The power button is also aluminum so that the finish of the button matches the front of the chassis perfectly. Often times, when plastic is chosen, the color difference stands out like a sore thumb so I am glad they went this route. As you can see, there is a nice little divot in the bottom as well, this makes it easier to find when you’re searching for it blindly.

The USB C connector uses a USB 3.1 Gen 2 20 pin/Type E header so if you want to use it on a motherboard that doesn’t support the 20 pin key connector (I think that’s every AMD ITX board save for the ASUS ROG (X570) Crosshair VIII Impact), you will need to purchase an adapter like this one.

All the intake vents from the bottom are all dust-proof. The dust-proofing is so well thought out that you will never have to worry about blasting dust from your heatsinks or radiators ever again.
Because all the intake comes from the sides, you also don’t need to worry about the height of the case feet.

Like the SLIGER chassis that we’ve all come to adore, this case uses a simple push-to-lock mechanism on the side-panels.
Unlike the SLIGERs however, it only takes about 6kg of force to remove and the bottom rivet uses a smooth ball that slots elegantly into a little groove.

With the side panels off. Here you can see all of the included options for SFX/ATX PSUs, 3.5″ HDD support, 2.5″ HDD support, etc etc.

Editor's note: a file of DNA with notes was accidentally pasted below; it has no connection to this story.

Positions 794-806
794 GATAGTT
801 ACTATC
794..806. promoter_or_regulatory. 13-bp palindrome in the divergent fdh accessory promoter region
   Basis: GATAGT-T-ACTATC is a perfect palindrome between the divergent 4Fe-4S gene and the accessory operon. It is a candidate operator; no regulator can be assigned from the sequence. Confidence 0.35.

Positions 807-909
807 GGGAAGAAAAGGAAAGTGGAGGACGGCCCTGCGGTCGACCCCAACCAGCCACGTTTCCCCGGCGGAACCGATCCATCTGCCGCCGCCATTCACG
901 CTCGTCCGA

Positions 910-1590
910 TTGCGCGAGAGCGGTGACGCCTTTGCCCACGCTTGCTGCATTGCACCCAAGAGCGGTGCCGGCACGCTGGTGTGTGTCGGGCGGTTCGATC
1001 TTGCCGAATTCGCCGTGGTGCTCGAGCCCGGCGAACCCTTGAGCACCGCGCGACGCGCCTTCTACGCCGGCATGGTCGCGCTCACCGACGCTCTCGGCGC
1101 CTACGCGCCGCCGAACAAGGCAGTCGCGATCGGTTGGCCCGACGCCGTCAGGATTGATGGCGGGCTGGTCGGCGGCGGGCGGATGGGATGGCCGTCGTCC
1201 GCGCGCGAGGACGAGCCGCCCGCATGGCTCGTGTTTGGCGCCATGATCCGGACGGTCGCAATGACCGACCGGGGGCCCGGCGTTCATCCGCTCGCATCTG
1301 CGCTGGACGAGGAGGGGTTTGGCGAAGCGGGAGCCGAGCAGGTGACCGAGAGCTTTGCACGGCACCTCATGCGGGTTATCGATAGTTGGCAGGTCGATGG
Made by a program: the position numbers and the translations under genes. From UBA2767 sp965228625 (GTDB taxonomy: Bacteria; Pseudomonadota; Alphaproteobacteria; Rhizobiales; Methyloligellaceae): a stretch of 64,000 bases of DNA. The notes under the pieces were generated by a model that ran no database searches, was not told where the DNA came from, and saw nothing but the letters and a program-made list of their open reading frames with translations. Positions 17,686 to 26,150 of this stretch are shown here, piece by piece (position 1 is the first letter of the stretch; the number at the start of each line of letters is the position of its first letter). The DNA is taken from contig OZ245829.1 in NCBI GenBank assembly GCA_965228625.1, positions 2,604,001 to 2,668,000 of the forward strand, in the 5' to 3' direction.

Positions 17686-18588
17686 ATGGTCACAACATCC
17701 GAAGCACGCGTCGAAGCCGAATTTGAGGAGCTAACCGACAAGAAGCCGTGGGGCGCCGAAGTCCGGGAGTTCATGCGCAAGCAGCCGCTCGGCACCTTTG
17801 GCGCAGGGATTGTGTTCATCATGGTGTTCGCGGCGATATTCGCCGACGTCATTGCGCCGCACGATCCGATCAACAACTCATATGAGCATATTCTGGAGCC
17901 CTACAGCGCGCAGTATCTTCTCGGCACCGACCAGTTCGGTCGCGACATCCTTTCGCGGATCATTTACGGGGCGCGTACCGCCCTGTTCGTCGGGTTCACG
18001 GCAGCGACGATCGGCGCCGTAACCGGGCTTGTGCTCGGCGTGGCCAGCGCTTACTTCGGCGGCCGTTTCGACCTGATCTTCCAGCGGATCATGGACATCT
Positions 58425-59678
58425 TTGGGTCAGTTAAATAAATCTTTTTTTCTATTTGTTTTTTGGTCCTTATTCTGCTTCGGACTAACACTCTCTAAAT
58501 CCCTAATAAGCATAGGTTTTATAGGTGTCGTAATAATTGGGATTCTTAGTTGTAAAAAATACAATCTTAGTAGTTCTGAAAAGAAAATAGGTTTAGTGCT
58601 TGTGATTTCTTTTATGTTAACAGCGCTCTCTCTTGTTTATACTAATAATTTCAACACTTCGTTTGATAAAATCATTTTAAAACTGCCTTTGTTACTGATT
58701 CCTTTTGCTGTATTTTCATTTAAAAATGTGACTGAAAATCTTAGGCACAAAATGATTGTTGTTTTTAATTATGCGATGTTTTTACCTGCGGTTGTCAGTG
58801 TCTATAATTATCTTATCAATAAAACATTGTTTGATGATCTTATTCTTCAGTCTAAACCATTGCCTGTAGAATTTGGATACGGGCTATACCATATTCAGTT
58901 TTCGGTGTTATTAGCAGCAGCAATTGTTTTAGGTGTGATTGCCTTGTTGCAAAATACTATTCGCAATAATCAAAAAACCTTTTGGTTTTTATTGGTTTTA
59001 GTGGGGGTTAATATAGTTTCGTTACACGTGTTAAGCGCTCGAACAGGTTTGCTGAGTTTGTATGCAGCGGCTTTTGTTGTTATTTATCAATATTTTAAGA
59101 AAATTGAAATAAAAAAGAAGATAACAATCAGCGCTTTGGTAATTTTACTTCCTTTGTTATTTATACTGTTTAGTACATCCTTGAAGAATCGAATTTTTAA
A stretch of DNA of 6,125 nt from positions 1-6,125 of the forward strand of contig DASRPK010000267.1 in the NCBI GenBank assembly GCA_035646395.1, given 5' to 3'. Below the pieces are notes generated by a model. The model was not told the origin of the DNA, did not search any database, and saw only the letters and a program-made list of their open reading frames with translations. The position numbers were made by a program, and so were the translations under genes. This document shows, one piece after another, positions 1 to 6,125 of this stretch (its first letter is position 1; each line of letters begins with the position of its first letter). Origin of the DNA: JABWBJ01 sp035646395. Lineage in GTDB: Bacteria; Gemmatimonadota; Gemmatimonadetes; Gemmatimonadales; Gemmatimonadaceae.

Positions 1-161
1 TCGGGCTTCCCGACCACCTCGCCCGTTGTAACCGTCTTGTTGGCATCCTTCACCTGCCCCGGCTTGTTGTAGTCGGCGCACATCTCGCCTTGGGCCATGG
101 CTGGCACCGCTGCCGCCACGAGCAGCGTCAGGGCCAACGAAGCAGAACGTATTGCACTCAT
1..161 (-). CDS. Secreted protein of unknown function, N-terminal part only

I will be using an m.2 and an SFX PSU for this review so I will be taking most of this out.

The top option you see below is for ATX PSUs and the bottom is for SFX.

Depending on which PSU you’re using, or if you want to use a 240mm radiator at the top, and also depending on how long your graphics card is, you can raise or lower the PSU for that perfect fitment.

The included Front I/O wires are all black. The length of these cables are ridiculously too long for this chassis (nearly twice the length of the case itself) but at least they can be packed down neatly between the PSU and the front of the chassis.

This degree of detail, just so the PSU cable could fit flat against the side, can be found everywhere in this case. The cable is even routed between the lip of the chassis and the 80mm fan at the rear.

Then it is routed neatly, all the way to the back so that it remains out of sight even when the motherboard is installed.

The stamping of the this particular part isn’t 100% perfect but given that it’s meant to hold HDD’s, I would guess that this would be the first thing many members of this community will be removing. Without 3.5″ HDDs installed, the case supports heatsinks up to 120mm in height. They recommend staying 70mm or lower with any 3.5″ HDDs installed.